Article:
The cause of PCOS is not known yet but family history, insulin resistance, and lifestyle or environment seems to have a connection somewhere.
If someone in your family has PCOS, you also have chances of having it, but it is not always necessary. Type 2 diabetes is also common in families of those with PCOS. Though no single gene has been found to cause PCOS so far, the link seems to be complex and involves multiple genes.
Insulin resistance & lifestyle
When you have PCOS, the insulin does not work effectively and the body is forced to produce more insulin. These high levels of insulin can boost the production of testosterone, in the ovaries which aid hair growth and acne and symptoms such as irregular periods, and trouble ovulating.
Lifestyle factors such as being overweight, eating disorder or being physical inactive cause insulin resistance. But the slim women with eating disorder and being physically inactive can also have insulin resistance.
Being above a healthy weight worsens the symptoms of PCOS. To treat PCOS, it is suggested to lead a healthy lifestyle and be more physically active.
Diet and Lifestyle tips to treat PCOS
Treatment for PCOS typically starts with lifestyle changes like weight loss, diet, and exercise.
Thought any diet that helps you reduce weight is good but according to the studies comparing diets for PCOS have found that low-carbohydrate diets are useful in both weight loss and lowering insulin levels. A low glycemic index (low-GI) diet in which you get most of the carbs from fruits, vegetables, and whole grains helps normalize the menstrual cycle.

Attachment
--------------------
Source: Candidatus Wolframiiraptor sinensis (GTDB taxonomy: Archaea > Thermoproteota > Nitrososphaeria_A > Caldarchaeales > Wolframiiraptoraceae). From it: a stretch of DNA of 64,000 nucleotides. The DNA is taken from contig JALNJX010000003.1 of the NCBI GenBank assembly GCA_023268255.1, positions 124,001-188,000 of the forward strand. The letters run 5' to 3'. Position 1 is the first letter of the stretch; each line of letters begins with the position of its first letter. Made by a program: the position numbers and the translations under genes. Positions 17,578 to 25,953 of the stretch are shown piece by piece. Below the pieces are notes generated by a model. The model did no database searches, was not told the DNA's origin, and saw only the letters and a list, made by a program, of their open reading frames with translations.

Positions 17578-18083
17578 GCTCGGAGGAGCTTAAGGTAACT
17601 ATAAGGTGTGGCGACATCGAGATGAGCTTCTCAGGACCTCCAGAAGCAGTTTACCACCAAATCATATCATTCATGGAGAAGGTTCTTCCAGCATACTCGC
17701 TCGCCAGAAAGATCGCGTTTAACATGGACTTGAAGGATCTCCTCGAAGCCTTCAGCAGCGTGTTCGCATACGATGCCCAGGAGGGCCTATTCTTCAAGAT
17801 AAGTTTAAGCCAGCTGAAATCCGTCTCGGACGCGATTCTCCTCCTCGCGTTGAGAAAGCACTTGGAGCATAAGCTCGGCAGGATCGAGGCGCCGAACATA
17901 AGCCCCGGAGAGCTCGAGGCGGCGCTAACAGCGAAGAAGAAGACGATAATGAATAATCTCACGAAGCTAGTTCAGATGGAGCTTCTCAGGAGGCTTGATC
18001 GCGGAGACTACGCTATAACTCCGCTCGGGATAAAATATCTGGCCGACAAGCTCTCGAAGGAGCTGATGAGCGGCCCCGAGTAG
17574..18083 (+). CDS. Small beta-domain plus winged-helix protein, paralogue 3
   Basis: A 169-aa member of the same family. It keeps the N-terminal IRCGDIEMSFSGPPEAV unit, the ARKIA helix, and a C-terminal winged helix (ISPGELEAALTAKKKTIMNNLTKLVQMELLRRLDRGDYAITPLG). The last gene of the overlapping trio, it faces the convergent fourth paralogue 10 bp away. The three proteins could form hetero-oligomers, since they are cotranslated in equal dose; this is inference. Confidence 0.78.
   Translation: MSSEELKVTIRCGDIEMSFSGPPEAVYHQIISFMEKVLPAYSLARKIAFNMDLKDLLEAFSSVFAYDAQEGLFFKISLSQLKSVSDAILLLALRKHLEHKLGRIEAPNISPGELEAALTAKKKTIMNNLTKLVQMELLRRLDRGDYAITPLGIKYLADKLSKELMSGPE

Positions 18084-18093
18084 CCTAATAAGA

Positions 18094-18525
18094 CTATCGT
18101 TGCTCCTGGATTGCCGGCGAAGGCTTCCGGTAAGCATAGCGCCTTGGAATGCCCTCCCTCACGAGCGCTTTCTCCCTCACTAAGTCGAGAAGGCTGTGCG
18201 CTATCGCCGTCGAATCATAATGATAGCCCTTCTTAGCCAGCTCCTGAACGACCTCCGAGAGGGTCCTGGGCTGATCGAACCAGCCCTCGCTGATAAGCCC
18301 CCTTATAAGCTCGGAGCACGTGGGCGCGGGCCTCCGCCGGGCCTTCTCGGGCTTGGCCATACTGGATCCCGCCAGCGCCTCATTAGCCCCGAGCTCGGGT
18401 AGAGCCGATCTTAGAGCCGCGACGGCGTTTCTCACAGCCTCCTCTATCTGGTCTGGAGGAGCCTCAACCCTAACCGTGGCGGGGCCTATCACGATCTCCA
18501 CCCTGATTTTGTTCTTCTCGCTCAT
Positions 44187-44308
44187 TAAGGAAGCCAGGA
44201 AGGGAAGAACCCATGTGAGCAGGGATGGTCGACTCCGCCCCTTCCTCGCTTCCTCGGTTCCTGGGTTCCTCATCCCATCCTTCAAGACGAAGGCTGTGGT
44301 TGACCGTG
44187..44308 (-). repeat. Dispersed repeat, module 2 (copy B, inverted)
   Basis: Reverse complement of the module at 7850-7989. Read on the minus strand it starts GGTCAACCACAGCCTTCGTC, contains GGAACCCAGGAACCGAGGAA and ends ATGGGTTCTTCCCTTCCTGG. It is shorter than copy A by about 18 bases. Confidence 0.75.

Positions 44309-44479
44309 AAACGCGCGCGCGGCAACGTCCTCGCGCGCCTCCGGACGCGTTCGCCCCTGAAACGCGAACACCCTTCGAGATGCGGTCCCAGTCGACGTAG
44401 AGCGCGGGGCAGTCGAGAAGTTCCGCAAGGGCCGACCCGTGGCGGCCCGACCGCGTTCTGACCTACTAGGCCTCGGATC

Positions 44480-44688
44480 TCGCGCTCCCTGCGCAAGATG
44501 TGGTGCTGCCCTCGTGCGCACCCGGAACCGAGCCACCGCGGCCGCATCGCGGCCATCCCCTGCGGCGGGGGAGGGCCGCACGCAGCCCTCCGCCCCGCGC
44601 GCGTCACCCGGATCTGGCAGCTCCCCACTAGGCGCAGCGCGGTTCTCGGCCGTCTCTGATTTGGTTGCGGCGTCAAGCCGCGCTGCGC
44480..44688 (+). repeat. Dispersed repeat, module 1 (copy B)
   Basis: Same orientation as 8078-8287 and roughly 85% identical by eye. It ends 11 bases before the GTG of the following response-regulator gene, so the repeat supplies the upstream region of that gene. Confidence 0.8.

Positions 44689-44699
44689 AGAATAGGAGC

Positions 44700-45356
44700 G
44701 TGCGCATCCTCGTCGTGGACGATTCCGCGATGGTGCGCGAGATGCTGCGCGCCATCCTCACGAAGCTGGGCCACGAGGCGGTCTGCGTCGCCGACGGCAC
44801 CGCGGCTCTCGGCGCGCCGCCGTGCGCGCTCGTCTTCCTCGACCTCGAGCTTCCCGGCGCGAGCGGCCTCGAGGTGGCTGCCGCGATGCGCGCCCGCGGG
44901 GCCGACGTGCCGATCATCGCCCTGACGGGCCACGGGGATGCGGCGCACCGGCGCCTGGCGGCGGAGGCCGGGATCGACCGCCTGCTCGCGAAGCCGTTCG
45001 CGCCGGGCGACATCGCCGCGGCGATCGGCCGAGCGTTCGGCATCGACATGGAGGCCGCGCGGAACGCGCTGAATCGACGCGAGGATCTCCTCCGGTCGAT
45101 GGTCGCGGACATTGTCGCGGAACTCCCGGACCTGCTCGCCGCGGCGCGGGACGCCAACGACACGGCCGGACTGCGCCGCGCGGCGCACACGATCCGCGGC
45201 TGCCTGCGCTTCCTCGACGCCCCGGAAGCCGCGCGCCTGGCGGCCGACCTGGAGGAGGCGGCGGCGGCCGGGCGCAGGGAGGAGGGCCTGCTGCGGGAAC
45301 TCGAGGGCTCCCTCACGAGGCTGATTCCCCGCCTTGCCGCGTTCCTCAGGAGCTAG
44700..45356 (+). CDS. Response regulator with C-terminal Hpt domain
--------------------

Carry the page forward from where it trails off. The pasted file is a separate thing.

You should include more whole foods such as meat, vegetable, fruits, nuts and seeds in your diet. Also, anti-inflammatory foods like dark leafy vegetables, berries, beans and lentils, green tea, olives, spices, and herbs also help. The food you should avoid is dairy products, gluten, and soy.
Studies have found that if you do 30 minutes of moderate-intensity exercise at least four days a week, it can help you lose weight. Here are a few exercises that you can do at home or include in your daily gym workout for better results.
Squats: Squats collectively work the biggest muscle groups in your body (quads, glutes, back, and core) and thus should be included in your daily workout regime. You can use the squatting motion to sit, stand up, and pick things up.
Push-ups: When it comes to upper body exercises, nothing can beat the push-up. They strengthen your upper body along with your core, glute and leg muscles. Push-ups burn calories and build strength.
High-intensity interval training is a method of cardio exercise that is great for women with PCOS. It can increase your insulin sensitivity, help you lose fat, and improve your body’s ability to burn fat.
When it comes to PCOS, losing weight is more than just being thin as it will help you to put a check on PCOS-related complications like infertility and diabetes.
Right exercise with healthy and balanced diet can help you beat PCOS without medications. Don’t push yourself into something that you are not comfortable in as you need a long-lasting, healthy body.
So, after reading this, if you suspect you may have PCOS, it is really important you see a doctor. There are some blood tests and ultrasound that can confirm the same. You may consult an endocrinologist (hormone specialist) or gynecologist for a detailed assessment.